Considering the Use of Economic Pressures In Lieu of a Central World-State Authority to Maintain Peace

Objections can be raised that even absent a world-state to manage events, warfare could be averted through use of other means.  Primary among these other means are economic pressures, such as boycotts, tariffs, embargoes and blockades.  These tools in fact have been wielded frequently over the last 100 years, and have been most effective, although not completely effective in achieving their stated goals, when a large and important bloc of countries work together to try to enforce the economic pressures.

The history of these measures shows that to the extent the actually are effective, they can drive the target nation to desperation and lead to the very type of military action that was to be avoided through use of these non-lethal mechanisms.  In fact, they have been used to precipitate actual warfare!  A case in point is the Japanese attack on Pearl Harbor in December 1941, which was precipitated by the desire of the American government to have an “incident” to allow America to come into the war openly on the side of Great Britain.  The American government systematically embargoed steel, oil and other essential industrial raw materials and continued to tighten the economic screws on Japan during the summer and fall of 1941, in coordination with the British and the Dutch, and refused to heed requests for negotiation from the Japanese, in order to force the Japanese into the position of having to fight a war to not be totally brought to its knees by the force of the embargoes under which they were being pressured.  In this case, economic warfare preceded the start of open hostilities between Japan and the USA.

Sri Aurobindo observes:  The state of covert war will still continue; it may even take new and disastrous forms.  Deprived of other weapons the nations are bound to have increasing resort to the weapon of commercial pressure, as did Capital and Labour in their chronic state of “pacific” struggle with the limits of the national life.  The instruments would be different, but would follow the same principle, that of the strike and the lock-out which are on one side a combined passive resistance by the weaker party to enforce its claims, on the other a passive pressure by the stronger party to enforce its wishes.  Between nations, the corresponding weapon to the strike would be a commercial boycott, already used more than once in an unorganised fashion both in Asia and Europe and bound to be extremely effective and telling if organised even by a politically or commercial weak nation.  For the weaker nation is necessary to the stronger, if as nothing else, yet as a market or as a commercial and industrial victim.  The corresponding weapons to the lock-out would be the refusal of capital or machinery, the prohibition of all or of any needed imports into the offending or victim country, or even a naval blockade leading, if long maintained, to industrial ruin or to national starvation.”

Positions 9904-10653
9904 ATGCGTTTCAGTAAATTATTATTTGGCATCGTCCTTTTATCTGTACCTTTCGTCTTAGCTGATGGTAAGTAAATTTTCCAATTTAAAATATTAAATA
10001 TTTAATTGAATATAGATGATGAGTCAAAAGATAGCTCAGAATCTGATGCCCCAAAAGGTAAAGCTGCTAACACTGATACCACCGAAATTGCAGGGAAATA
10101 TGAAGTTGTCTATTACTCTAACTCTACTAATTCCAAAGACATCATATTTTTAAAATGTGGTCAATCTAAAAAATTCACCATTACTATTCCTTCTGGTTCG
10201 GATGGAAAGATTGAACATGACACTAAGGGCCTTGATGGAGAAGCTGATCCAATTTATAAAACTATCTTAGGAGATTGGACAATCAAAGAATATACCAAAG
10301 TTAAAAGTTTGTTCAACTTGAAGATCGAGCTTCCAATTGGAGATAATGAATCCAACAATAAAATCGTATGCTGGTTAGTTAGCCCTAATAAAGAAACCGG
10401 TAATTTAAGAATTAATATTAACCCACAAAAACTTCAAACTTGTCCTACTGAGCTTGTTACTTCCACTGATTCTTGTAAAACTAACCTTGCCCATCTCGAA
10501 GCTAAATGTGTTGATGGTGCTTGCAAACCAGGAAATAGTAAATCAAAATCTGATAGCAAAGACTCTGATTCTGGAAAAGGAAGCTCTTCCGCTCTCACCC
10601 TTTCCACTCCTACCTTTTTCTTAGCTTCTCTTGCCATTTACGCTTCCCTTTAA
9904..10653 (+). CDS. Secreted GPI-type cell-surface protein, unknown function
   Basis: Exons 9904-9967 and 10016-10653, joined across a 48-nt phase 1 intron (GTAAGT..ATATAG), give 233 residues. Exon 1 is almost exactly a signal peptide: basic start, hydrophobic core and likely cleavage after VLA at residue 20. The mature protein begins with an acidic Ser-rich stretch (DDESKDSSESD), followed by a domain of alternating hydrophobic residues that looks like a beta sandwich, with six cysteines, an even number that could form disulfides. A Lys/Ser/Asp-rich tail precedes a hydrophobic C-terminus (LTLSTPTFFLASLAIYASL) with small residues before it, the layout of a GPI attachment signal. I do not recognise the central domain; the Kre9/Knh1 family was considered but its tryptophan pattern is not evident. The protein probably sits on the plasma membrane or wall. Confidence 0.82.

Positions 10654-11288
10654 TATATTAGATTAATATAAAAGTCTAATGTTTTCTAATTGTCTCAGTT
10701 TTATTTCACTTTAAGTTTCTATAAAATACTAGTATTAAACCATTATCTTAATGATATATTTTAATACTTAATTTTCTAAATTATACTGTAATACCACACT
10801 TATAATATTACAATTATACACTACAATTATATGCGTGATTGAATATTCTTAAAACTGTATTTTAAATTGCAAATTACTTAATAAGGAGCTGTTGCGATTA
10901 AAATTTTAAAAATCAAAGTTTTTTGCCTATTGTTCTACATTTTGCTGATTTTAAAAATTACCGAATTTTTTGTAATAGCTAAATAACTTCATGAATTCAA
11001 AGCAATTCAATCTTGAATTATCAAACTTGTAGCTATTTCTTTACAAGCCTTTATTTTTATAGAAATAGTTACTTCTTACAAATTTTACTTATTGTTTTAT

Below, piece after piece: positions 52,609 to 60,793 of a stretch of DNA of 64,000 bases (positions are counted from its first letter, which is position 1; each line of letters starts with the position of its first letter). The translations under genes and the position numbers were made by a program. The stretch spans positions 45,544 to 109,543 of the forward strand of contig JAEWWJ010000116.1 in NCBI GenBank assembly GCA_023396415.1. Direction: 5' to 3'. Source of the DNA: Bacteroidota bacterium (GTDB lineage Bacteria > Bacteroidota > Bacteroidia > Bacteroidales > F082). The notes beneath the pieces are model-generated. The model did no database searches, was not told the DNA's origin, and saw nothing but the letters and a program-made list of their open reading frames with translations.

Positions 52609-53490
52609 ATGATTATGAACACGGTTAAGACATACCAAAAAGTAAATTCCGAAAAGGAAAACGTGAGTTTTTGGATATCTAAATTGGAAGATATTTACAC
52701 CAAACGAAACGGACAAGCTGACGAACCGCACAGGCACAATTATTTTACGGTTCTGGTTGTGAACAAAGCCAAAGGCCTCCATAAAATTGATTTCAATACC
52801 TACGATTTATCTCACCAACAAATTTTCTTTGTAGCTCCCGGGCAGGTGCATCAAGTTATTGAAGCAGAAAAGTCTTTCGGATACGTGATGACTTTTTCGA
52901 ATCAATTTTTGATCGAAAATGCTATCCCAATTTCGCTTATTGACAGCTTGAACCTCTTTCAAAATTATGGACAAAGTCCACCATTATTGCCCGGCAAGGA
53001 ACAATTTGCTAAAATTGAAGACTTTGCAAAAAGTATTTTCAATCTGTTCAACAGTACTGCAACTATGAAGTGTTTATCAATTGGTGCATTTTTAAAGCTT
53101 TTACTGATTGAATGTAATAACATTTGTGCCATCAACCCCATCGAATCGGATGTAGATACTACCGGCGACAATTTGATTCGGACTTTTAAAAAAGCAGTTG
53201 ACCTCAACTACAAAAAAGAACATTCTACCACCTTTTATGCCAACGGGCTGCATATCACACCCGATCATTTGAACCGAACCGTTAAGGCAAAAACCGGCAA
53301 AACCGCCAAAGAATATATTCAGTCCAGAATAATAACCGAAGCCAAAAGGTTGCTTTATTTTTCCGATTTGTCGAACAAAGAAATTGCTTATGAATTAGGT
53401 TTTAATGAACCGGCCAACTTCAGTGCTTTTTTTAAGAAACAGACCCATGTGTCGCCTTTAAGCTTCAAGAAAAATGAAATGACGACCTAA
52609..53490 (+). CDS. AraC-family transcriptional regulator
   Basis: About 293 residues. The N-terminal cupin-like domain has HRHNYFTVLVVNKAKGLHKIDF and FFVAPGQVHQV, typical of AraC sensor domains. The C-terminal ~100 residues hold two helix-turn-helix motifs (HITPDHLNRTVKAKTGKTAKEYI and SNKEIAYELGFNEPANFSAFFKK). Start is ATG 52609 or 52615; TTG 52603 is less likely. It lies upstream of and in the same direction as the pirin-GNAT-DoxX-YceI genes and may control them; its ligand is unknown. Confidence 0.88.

The boycott was actually wielded effectively against the British Empire under the leadership of Mahatma Gandhi in the attempt to achieve independence for India from its colony status under the British.  Embargoes have been used in the modern day against nations such as North Korea or Iran.  Prohibitive Tariffs were adopted in the 1930’s and led to a global freeze of commerce which deepened the Great Depression and eventually helped bring about conditions for another global conflagration.  Economic weapons are powerful, but eventually can lead to military hostilities.  They do not provide therefore a solution to the use of arms, but may actually bring about the use of arms.

Sri Aurobindo, The Ideal of Human Unity, Part Two, Chapter 25, War and the Need of Economic Unity, pp. 220-221


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